Easter is one of the bigger celebrations we have each year and, with an extended weekend to go with it, who could really complain? Stuffing ourselves with chocolate has now become something of a social norm and, to others around the world, Easter still includes an incredible amount of sweet treats. This is not only the perfect time to seek the hidden sights of Europe’s warming cities but can also bring opportunities to see local parades and festivals that might otherwise be missed.
With some of the best cuisine in the world, France has cemented itself as a must-visit destinations for foodies. As an Easter tradition, the locals in the small town of Haux collect an impressive 4,500 eggs to make one of the world’s largest omelettes. The source of this tradition has been linked to Napoleon and his army. After they travelled through the area, they enjoyed their egg-filled dinners so much that they ordered everybody to grab their eggs and make one giant omelette to eat the next day. The tradition has stuck ever since.
Just wandering the streets of France can give you more than a good taste of what the country is all about. Tarte Tatin takes the top spot for deserts that found in France during the Easter period, prepared with a selection of fruit before being smothered in caramelised butter and sugar. Unlike other dishes, French toast is not a seasonal delight, but during the Easter months many regions and neighbouring countries bring out their own reinvention of this famous snack to be shared throughout the months of Lent.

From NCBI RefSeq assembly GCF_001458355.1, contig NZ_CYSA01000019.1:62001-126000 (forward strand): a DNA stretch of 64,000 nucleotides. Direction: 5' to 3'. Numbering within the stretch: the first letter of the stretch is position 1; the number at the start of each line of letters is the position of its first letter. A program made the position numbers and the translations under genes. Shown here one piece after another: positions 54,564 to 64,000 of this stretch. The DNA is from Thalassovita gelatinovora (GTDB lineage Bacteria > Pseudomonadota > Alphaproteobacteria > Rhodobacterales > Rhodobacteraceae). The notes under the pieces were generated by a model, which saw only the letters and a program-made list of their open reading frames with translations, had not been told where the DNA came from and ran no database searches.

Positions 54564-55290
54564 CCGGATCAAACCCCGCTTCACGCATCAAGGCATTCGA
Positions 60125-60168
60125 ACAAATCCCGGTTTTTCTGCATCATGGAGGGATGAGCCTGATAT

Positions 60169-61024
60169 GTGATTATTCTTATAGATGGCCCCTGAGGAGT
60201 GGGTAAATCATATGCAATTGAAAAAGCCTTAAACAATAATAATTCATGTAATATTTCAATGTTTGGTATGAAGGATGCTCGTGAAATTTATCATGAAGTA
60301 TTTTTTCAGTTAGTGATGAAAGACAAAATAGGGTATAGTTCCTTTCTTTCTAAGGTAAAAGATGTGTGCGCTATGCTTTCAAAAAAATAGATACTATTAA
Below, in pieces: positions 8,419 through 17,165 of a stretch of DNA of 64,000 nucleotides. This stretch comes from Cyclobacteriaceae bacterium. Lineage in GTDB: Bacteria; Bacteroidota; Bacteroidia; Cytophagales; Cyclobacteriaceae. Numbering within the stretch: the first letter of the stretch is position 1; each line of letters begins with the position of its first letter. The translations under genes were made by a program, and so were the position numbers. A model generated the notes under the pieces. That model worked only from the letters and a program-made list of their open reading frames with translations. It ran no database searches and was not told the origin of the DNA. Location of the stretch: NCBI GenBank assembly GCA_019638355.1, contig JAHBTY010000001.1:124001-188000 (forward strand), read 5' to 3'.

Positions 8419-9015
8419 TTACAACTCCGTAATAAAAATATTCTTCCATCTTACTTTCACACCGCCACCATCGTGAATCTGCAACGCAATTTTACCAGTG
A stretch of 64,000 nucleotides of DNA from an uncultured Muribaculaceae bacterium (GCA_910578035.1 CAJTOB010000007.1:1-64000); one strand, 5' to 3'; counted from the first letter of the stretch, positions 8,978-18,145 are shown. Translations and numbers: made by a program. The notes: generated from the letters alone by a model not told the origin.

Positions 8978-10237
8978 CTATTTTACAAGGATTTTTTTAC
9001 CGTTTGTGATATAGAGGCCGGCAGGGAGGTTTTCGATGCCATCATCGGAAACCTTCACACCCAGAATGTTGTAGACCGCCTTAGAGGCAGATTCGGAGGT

Much like Halloween, Sweden has adopted a dress-up theme where young children create their own costumes and walk the streets with drawings and paintings hoping to barter for sweets. Dressing up isn’t the only unique activity that Sweden presents, as many Swedes also paint eggs too. After hard boiling your egg, you can create endless patterns and motives to enter local competitions before finally eating them.
Sweden’s cuisine doesn’t change throughout the festive period, but you can still enjoy the wondrous range of chocolate cake and the fan-favourite, buffet-style smorgasbords found in town. The only real change you might notice is the sudden influx of salmon, which derives from a 17th-century tradition.
Before getting too alarmed during this next tradition, the locals have reported no injuries due to throwing pots, but we still recommend staying at a safe distance. On the Holy Saturday before Easter, many Corfiots meet along the city streets in high spirits for the annual pot throwing festival. The festival is kick-started with one of the largest pots filled with water, taking three men to lift it over the balcony edge. Once this has been dropped, carnage ensues with people throwing pots, pans and other earthenware in every direction.
Much like the rest of the year, Greeks will never shy away from food. This is arguably the best time to reignite your passion for various Mediterranean dishes and goodies including koulourakia (a type of butter cookie) and Cretan sweet cheese pastries known as kalitsounia – these are slightly addictive and sold everywhere during the holidays in Greece.
Florence is already one of the top tourist destinations around the world, but once you add in the festive fun, the city erupts into celebration. The most notable tradition is where a colossal, decorated waggon is pulled through the city by white oxen until it reaches the cathedral. After Gloria is sung, the Archbishop sends a dove-shaped rocket into the cart that ignites a large firework display, symbolising the start of the celebrations.
As the most culinary decorated country from around the world, you would expect Italy to have festive feasts to die for. Fortunately, you wouldn’t be wrong. The top Easter pastry, Colomba Di Pasqua is a type of bread that is shaped like a dove and covered with pearl sugar and almonds on top. Finally, Italy’s most popular cake has to be Fugazza Vicentina, a lightly-sweetened bread that’s spiced with vanilla and lemon zest.
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